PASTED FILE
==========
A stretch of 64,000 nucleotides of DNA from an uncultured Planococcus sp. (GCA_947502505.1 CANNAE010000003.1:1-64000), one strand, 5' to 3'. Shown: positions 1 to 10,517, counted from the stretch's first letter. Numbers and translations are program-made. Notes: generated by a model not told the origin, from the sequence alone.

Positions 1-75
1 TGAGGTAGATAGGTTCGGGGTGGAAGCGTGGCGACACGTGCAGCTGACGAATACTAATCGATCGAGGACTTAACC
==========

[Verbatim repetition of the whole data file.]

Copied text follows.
A stretch of 64,000 nucleotides of DNA from an uncultured Planococcus sp. (GCA_947502505.1 CANNAE010000003.1:1-64000), one strand, 5' to 3'. Shown: positions 1 to 10,517, counted from the stretch's first letter. Numbers and translations are program-made. Notes: generated by a model not told the origin, from the sequence alone.

Positions 1-75
1 TGAGGTAGATAGGTTCGGGGTGGAAGCGTGGCGACACGTGCAGCTGACGAATACTAATCGATCGAGGACTTAACC